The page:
BEIRUT — Bahraini Prime Minister Salman bin Hamad Al Khalifa will visit the Pentagon today, a day after signing a brand new security and economic arrangement with the US — one that analysts say appears to represent more of a symbolic gesture than any significant change in the security landscape of the Gulf, for now.
On Wednesday US Secretary of State Antony Blinken and Al Khalifa signed the Comprehensive Security Integration and Prosperity Agreement (C-SIPA), a “new framework to promote cooperation across a range of areas, from defense and security to science, technology and trade,” according to the White House.
Specifically for defense, the arrangement aims to enhance deterrence “including through expanded defense and security cooperation, interoperability, and mutual intelligence capacity building” and to “help formalize steps being taken by US Central Command to integrate the region’s air and missile defense systems and increase maritime domain awareness, among other initiatives.”
A senior administration official told reporters C-SIPA is an “internationally binding” agreement that establishes a “policy” where “both of us to work together to help deter and confront any external aggression against the territorial integrity of any of the parties,” but did not elaborate on precisely what that meant. The Pentagon, the official said, “had a big role in forging this arrangement.”
But while the official described C-SIPA as a “very strong arrangement” that signified a “really significant upgrade” in US-Bahrain relations, analysts told Breaking Defense that based on what information is public, its real value may not lie in relatively meager changes in defense, but in the message it sends to other regional powers, and where C-SIPA might be replicated.
“Bahrain is already in the top tier of US partners. It has major non-NATO ally status, and has a free trade agreement with the US. These are the gold standards for partner nations,” said David Des Roches, associate professor at the Near East South Asia Center for Security Studies, told Breaking Defense after Axios reported the outlines of the deal earlier this week.
Des Roches highlighted that Bahrain has long been a favored destination for excess US military equipment and is regarded as a steady, well-governed partner in a key strategic region. The US Navy’s Fifth Fleet is based in Bahrain, and the small Gulf country has been a hub for drills with regional and international players, including recent unmanned surface vessels testing.
The country “will continue to play an outsized role in US policy in the region,” security pact or no, he said.
Des Roches said that Bahrain probably wanted “a formal security treaty [that] binds the US to its defense,” but he doubted the US would agree to that any time soon.
Beyond the global security implications, a formal treaty would be much more cumbersome domestically for the Biden administration, as it would require congressional approval, Des Roches noted. (The senior official confirmed C-SIPA does not require congressional approval, only notification.)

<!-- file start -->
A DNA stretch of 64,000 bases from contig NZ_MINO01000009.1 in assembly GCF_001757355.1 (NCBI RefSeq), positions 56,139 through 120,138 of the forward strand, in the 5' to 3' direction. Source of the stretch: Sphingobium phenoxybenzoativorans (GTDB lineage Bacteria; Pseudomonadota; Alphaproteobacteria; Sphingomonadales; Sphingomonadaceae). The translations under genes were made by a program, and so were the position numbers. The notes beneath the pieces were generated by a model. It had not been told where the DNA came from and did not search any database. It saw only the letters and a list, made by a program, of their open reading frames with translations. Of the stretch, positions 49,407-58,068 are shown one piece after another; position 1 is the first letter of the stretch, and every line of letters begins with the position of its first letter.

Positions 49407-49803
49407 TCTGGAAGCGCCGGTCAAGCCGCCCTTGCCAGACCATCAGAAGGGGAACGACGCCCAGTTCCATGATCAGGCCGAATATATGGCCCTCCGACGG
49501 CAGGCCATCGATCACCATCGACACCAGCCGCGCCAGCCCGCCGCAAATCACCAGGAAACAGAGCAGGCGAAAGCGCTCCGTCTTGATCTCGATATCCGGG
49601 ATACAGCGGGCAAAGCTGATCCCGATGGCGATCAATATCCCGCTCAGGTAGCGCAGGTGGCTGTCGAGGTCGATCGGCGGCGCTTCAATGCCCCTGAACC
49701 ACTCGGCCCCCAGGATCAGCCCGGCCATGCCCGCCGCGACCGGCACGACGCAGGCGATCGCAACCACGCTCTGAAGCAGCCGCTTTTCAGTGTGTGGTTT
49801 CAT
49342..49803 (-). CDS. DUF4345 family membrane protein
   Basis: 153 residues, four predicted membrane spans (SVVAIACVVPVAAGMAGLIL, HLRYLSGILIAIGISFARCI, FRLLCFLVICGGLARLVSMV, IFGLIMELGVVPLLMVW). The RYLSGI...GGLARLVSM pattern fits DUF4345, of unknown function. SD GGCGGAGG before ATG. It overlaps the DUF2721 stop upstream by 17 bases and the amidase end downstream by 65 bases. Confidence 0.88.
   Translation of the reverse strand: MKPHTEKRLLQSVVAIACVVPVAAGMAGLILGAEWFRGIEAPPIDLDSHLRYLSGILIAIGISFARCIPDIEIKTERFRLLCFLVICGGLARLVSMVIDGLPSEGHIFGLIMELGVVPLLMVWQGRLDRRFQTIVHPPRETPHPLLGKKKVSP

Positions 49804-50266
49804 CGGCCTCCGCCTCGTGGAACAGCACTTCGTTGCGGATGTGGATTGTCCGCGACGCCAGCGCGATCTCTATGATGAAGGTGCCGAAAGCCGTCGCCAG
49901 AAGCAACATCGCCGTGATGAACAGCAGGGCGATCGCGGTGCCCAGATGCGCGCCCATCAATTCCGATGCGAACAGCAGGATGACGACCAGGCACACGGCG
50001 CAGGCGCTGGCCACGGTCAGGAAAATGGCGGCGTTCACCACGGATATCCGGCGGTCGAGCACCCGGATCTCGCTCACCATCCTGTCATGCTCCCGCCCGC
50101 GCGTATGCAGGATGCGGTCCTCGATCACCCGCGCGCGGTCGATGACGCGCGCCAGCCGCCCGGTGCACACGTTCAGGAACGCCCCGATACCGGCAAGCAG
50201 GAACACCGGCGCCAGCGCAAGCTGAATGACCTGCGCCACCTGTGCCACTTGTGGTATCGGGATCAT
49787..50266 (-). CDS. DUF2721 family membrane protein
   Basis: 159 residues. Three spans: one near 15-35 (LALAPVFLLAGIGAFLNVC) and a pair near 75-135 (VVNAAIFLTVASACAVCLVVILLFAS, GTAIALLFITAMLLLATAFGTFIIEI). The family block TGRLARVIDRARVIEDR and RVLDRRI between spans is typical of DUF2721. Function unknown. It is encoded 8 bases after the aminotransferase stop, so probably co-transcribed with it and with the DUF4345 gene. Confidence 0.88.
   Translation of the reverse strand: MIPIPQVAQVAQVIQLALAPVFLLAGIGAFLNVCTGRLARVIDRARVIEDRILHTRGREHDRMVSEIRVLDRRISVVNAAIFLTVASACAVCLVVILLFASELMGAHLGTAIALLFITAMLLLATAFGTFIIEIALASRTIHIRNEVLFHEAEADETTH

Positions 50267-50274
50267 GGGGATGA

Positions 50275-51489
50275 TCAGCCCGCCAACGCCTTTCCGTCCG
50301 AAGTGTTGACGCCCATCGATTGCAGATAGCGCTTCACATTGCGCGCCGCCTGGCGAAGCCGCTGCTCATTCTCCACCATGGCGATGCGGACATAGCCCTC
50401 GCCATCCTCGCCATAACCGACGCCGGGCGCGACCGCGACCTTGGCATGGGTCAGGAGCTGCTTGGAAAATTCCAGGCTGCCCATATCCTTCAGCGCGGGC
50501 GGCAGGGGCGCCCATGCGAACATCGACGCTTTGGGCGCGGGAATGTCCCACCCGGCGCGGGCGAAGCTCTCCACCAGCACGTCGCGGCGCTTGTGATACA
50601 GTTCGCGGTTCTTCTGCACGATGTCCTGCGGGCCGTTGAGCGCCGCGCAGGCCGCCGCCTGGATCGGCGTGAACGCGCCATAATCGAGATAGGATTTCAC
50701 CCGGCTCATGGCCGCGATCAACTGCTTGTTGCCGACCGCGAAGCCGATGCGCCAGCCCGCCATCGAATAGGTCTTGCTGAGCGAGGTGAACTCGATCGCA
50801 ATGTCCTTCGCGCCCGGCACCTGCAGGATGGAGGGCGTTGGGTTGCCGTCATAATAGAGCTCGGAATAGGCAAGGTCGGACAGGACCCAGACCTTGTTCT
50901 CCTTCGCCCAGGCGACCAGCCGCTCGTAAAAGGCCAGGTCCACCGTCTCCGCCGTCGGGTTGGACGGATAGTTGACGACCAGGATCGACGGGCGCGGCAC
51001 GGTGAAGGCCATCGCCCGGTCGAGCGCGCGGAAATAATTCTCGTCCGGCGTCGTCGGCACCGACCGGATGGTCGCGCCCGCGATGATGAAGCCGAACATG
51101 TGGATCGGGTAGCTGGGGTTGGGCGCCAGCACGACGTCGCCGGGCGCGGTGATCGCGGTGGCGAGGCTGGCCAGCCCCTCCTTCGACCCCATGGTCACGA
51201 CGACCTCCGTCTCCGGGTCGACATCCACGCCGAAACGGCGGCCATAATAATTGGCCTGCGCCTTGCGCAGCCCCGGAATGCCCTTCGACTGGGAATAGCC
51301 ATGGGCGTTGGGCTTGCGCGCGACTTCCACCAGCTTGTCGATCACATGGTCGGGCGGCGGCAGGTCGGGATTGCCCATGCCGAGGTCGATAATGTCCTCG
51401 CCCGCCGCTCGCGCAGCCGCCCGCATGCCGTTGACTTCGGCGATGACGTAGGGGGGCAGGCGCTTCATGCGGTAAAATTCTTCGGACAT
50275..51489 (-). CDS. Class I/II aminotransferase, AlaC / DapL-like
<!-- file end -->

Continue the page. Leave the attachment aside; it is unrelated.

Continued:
Andreas Krieg, senior lecturer at King’s College London, agreed that a formal defense treaty is likely out of the question.
“While the US will still want to lead from behind [in the Gulf], rather than on the forefront, Washington doesn’t want to make its commitments firmer,” Krieg told Breaking Defense.
Though Krieg cautioned not to expect much from any security pact, he did say that such a lower-tier security and economic arrangement could still prove valuable as a blueprint for tightening defense ties with other regional players at a critical moment.
“I think the US is playing a dual strategy in the Gulf at the moment: One is of a potential outreach towards Iran to create a back channel potential mostly via Qatar to build a potential nuclear deal, and boosting defenses and security of the Arab Gulf states to undermine the security concerns that exist across the [Gulf Cooperation Council],” said Krieg.
Kreig said the agreement could send a message to other Gulf states that the US is a reliable partner in the region as China, for instance, attempts to make inroads.
Des Roches said even after Saudi Arabia’s latest rapprochement with Iran, Tehran’s threat to Gulf nations hasn’t much diminished, which makes defense agreements with the West still relevant.
“This declaration will have little policy import, but will be significant as a statement of support to a small country which is continuously threatened by Iran’s imperial ambitions,” he said.
The White House appears to agree that such an arrangement could be repeated elsewhere, referring to C-SIPA as a “cornerstone for broader grouping of countries over time that share our vision… for a more prosperous, more integrated, more peaceful, more stable Middle East region.”
The new arrangement could have its benefits for the US, Kreig said, as he expected the US to expand the presence of the Fifth Fleet in the Gulf and work through variety of different unmanned platforms to enhance the monitoring ability of the waterways and the maritime choke points.
“The US wants the Fifth Fleet to expand its presence and deterrence posture and to engage with other navies of the GCC countries rather than bearing the burden of regional maritime security alone,” he added.
Bahrain expects to receive the first batch of F-16 Block 70 in the first half of 2024, making the Gulf country the first operator of this version of F-16. The senior official said the new arrangement does not include any additional weapons sales specifically.
“So, we have a very close military relationship with Bahrain,” the official said. “That’s going to continue. And I think this agreement kind of formalizes that.”